Figure 1. Timeline of the evolution of the patient's condition in relation to treatments and findings. CEP, Cephalexin; LEV, Levetiracetam; LOR, Lorazepam; RIX, Rituximab; FAZ, Cefazolin; ENOX, Enoxaparin; MET, Metoprolol; BAC, Bactrim; ZIP, Ziprasidone; OLA, Olanzapine; HAL, Haldol; RIS, Risperadol; Ben, Benztropine.
The patient was discharged from the ED with instructions to follow up with her primary care physician but returned the following day with complaints of increasing anxiety as well as continued somatization of bowel and kidney disease. The patient also endorsed accusatory auditory hallucinations but denied suicidal or homicidal ideation. Repeat blood tests demonstrated mild leukocytosis and slightly increased alanine aminotransferase (ALT) and aspartate aminotransferase (AST). The physical exam was again normal except for elevated blood pressure and tachycardia. SARS-CoV-2 nasopharyngeal polymerase chain reaction (PCR) was negative. Due to the persistent tachycardia and hypertension, she was kept overnight for observation. No cerebrospinal fluid (CSF) analysis was performed during these initial two ED visits.
The following morning the patient removed her clothing and had a bowel movement on the floor. With no discovery of metabolic or toxic causes based on bloodwork and imaging for her acute psychosis, she was transferred to an inpatient psychiatric unit for voluntary admission. Treatment was begun with olanzapine and haloperidol (5 mg, Q4H). Despite these therapies, patient became increasingly psychotic, which was initially managed with lithium, but this was discontinued due to symptoms of catatonia. Risperidone therapy was then trialed (0.5 mg, Q4H), however the patient experienced a grand mal seizure which prompted transfer back to the ED and subsequent admission to the intensive care unit. Detailed question of family members revealed no evidence of upper respiratory, gastrointestinal, or other antecedent illness in the preceding few weeks.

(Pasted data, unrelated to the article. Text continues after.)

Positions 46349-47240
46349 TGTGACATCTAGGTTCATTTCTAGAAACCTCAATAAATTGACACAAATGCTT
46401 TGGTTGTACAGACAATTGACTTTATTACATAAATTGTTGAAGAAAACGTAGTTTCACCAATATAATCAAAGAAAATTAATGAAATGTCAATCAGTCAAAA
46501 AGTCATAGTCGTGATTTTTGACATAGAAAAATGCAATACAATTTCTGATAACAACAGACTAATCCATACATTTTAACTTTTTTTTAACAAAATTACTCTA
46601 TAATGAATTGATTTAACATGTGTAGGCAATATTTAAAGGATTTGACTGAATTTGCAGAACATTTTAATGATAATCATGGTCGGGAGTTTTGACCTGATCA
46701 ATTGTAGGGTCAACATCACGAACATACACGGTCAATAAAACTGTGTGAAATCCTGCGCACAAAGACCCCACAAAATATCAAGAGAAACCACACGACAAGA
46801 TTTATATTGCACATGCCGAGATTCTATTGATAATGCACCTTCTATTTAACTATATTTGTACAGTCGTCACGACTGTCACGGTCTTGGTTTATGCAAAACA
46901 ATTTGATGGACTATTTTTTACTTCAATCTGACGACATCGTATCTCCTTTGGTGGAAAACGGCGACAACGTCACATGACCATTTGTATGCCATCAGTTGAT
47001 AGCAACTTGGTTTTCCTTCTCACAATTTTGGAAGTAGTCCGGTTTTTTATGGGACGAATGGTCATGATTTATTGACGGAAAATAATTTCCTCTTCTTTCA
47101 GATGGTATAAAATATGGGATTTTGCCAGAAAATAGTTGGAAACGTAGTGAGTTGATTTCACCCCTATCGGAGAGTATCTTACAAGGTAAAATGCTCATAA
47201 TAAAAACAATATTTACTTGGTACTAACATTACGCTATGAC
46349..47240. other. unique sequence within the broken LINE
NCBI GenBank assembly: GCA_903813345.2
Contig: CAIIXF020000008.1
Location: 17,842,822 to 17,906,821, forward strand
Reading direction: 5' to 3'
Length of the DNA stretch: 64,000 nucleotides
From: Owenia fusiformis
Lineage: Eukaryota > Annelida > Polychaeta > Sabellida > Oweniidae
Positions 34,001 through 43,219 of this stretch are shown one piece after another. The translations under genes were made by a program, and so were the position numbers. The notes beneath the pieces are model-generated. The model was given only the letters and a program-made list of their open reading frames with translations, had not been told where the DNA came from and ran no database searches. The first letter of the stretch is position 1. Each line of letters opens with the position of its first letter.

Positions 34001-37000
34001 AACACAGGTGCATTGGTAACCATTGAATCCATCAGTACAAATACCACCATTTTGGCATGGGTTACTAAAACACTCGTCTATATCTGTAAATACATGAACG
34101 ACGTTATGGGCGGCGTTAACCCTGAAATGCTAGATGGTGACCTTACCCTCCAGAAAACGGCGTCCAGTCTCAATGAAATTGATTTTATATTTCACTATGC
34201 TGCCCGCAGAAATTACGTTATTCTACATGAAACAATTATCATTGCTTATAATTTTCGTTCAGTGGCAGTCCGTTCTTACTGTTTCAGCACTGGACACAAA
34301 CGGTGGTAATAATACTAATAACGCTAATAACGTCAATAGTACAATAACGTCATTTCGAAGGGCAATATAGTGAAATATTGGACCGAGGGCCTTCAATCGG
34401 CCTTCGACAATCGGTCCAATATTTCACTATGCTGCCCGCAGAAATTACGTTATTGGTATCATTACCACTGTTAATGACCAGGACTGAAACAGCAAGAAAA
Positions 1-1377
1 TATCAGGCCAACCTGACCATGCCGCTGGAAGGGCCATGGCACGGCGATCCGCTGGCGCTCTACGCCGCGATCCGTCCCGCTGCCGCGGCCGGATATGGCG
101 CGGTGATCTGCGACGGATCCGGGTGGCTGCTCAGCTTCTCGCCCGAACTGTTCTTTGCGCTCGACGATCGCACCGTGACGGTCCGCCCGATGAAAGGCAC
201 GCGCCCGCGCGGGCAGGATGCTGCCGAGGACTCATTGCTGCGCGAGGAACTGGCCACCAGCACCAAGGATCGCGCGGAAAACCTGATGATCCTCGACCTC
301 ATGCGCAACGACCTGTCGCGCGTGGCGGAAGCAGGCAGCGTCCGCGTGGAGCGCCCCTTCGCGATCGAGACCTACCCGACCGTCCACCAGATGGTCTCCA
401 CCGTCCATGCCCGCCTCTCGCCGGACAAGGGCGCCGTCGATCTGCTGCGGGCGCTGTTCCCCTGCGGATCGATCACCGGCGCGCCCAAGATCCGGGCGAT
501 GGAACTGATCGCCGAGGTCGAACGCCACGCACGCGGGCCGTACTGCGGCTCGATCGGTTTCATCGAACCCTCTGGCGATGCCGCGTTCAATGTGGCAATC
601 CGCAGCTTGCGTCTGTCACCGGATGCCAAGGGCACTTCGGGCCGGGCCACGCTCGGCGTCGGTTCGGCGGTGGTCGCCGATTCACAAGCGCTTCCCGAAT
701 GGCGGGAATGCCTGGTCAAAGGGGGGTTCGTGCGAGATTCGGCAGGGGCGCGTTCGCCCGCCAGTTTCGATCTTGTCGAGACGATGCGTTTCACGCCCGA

At that time, the patient's memory was intact, and she was responsive to questions but lethargic. She also exhibited symptoms of ongoing catatonia, answered questions in short sentences in a monotonous tone with low phonation. She could ambulate, but slowly and with a one-person assist mainly to aid with initiation of movement. Computerized tomography (CT) and magnetic resonance imaging (MRI) of the brain were normal, as were and hematologic and metabolic laboratory evaluations. Eventually, a lumbar puncture was performed, and patient's CSF analysis showed a mild lymphocyte pleocytosis with 12–14 nucleated cells/mm3. CSF polymerase chain reaction studies for enterovirus, herpes simplex, varicella zoster, and Epstein-Barr virus were negative. Blood serologies for Mycoplasma pneumoniae, and HIV were negative. Studies for Cryptococcus neoformans and Coccidioides immitis were negative.